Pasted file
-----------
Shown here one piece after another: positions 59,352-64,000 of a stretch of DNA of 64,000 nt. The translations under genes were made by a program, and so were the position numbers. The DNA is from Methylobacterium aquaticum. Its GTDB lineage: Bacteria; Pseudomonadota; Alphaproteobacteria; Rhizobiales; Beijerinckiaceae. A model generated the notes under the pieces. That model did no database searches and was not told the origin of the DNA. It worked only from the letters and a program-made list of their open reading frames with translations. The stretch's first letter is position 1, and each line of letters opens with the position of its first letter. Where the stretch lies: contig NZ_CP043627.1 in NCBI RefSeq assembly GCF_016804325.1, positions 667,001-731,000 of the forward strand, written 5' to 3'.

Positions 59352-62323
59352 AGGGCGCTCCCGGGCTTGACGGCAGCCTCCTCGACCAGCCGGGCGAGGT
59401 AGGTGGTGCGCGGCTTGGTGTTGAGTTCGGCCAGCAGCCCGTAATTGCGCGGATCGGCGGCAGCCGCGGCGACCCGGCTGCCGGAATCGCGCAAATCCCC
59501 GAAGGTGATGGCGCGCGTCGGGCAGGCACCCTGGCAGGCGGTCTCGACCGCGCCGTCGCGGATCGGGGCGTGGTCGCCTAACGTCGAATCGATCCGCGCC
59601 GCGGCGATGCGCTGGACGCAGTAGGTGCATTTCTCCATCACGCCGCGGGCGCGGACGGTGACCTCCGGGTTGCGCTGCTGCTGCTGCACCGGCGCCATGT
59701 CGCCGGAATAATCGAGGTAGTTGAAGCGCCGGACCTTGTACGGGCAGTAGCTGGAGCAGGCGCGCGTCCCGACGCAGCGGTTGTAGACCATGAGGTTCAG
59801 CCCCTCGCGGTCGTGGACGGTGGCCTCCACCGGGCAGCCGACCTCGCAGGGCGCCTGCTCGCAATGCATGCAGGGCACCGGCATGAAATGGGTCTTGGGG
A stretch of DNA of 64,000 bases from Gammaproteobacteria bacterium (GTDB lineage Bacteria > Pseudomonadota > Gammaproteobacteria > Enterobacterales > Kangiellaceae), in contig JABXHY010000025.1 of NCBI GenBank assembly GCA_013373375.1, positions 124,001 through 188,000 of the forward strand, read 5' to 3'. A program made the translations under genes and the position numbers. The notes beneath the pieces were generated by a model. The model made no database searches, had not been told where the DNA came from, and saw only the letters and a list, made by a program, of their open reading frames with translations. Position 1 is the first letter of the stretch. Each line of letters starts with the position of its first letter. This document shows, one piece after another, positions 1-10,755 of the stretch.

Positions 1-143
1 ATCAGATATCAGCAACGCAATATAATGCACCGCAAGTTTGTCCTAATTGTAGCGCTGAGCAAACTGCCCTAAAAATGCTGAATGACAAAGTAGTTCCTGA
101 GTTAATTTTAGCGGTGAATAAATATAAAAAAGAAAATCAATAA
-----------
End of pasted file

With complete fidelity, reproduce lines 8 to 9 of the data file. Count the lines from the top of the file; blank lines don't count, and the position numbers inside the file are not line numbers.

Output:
59801 CCCCTCGCGGTCGTGGACGGTGGCCTCCACCGGGCAGCCGACCTCGCAGGGCGCCTGCTCGCAATGCATGCAGGGCACCGGCATGAAATGGGTCTTGGGG
A stretch of DNA of 64,000 bases from Gammaproteobacteria bacterium (GTDB lineage Bacteria > Pseudomonadota > Gammaproteobacteria > Enterobacterales > Kangiellaceae), in contig JABXHY010000025.1 of NCBI GenBank assembly GCA_013373375.1, positions 124,001 through 188,000 of the forward strand, read 5' to 3'. A program made the translations under genes and the position numbers. The notes beneath the pieces were generated by a model. The model made no database searches, had not been told where the DNA came from, and saw only the letters and a list, made by a program, of their open reading frames with translations. Position 1 is the first letter of the stretch. Each line of letters starts with the position of its first letter. This document shows, one piece after another, positions 1-10,755 of the stretch.